Sunday, June 23, 2024

Louisiana’s rice crop gets going

• By Kane Webb •

paul johnson's son
One of farmer Paul Johnson’s sons checks rice germination in a recently planted field — photo courtesy USA Rice

While things have slowed down across the country because of COVID-19, the past week and a half were busy for rice farmers in southwest Louisiana. Planting is underway and moving quickly, according to Dr. Dustin Harrell, rice specialist with the LSU AgCenter Rice Research Station in Crowley.

“A lot of rice has been water seeded, and with this past weekend’s warmer weather, that rice has really taken off,” he said. “With this warmer weather, we’re getting to take advantage of the warmer soils. While this year’s early growth isn’t necessarily surpassing the better than average mark, it is definitely better than last year’s.”

After talking with farmers across the region, Harrell estimates that south Louisiana could be more than 75% planted in the next week or two, if the weather holds.

Taking advantage of the weather opportunity, several growers had indicated they have close to two-thirds of their planting intentions already in the ground. There are also reports that some row rice planting is getting underway on the more traditional rice ground in northeast Louisiana.

Planting is never seamless, however, as sporadic showers have made their way across the region, with some leaving behind an inch or two of rain.

“The field conditions were becoming more ideal, and we did get some rice drilled earlier this week. But that stopped when the rain started,” said Paul Johnson from his fields near Thornwell. “We woke up Tuesday with 2 inches in the rain gauge, but I’m not going to complain. We’re ahead of where we were last year at this time with rice moving out of the ground, so that’s a good thing!”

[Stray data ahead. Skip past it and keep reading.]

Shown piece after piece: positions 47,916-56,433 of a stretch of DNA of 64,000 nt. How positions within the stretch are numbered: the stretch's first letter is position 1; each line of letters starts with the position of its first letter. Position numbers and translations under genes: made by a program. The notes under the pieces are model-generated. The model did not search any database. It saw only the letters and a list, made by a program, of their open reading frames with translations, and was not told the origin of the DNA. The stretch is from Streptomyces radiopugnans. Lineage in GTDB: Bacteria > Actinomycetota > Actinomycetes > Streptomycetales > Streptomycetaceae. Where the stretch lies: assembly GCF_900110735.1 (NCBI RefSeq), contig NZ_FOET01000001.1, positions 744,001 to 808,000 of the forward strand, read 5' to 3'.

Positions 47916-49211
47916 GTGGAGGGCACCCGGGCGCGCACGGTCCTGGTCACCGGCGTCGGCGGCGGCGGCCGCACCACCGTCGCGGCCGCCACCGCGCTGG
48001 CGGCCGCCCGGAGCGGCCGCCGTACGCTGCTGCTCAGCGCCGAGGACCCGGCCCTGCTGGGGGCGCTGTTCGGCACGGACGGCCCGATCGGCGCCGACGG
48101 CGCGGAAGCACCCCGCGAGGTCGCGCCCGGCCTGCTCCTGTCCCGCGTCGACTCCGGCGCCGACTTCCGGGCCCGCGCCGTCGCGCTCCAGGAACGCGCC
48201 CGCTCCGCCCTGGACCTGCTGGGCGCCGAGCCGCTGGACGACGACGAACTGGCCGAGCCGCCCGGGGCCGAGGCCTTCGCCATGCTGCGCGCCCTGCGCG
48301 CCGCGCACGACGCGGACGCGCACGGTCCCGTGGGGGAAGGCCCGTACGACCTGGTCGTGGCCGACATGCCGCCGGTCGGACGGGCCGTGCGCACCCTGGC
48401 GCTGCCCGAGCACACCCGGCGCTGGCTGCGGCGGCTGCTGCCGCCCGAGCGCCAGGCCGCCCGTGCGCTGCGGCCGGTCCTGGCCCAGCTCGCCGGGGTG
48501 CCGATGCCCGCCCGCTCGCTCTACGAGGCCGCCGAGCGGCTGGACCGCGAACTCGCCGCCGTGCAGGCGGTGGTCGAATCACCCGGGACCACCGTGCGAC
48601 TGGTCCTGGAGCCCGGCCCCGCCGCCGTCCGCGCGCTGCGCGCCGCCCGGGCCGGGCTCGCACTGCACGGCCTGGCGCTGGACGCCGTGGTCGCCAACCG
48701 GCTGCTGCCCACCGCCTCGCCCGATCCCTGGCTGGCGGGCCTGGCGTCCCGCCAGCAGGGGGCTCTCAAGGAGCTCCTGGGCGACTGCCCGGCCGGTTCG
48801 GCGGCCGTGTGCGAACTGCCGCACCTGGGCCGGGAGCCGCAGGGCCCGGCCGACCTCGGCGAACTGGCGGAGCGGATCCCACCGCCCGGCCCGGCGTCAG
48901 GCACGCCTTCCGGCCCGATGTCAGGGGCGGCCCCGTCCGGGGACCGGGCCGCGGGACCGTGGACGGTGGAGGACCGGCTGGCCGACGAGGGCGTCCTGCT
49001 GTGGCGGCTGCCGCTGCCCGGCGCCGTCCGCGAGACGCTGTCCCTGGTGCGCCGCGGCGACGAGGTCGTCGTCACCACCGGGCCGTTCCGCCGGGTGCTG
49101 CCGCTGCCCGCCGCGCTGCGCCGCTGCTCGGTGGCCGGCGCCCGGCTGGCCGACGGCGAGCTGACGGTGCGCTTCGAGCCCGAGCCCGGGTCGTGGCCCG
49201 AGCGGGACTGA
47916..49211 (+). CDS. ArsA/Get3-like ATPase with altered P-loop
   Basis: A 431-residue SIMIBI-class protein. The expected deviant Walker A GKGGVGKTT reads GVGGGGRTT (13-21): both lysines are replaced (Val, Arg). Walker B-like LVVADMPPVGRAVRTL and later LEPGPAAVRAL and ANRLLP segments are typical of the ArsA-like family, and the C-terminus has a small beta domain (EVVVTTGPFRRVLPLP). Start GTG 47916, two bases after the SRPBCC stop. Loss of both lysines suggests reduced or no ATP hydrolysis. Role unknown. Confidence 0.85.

Something else noticeably different this planting season is the younger generation is out of school and in the fields with their mothers and fathers.

“Yesterday I passed a tractor and realized the driver couldn’t have been more than a teenager,” said Harrell.

With all the school closures, farmers suddenly have an extra hand or two available. Those kids aren’t getting to sit around the house during this break — they’re going to learn the planting part of the spring season, not just join the harvesting piece during their late summer vacation.

This article originally appeared in the USA Rice’s “The Daily.”

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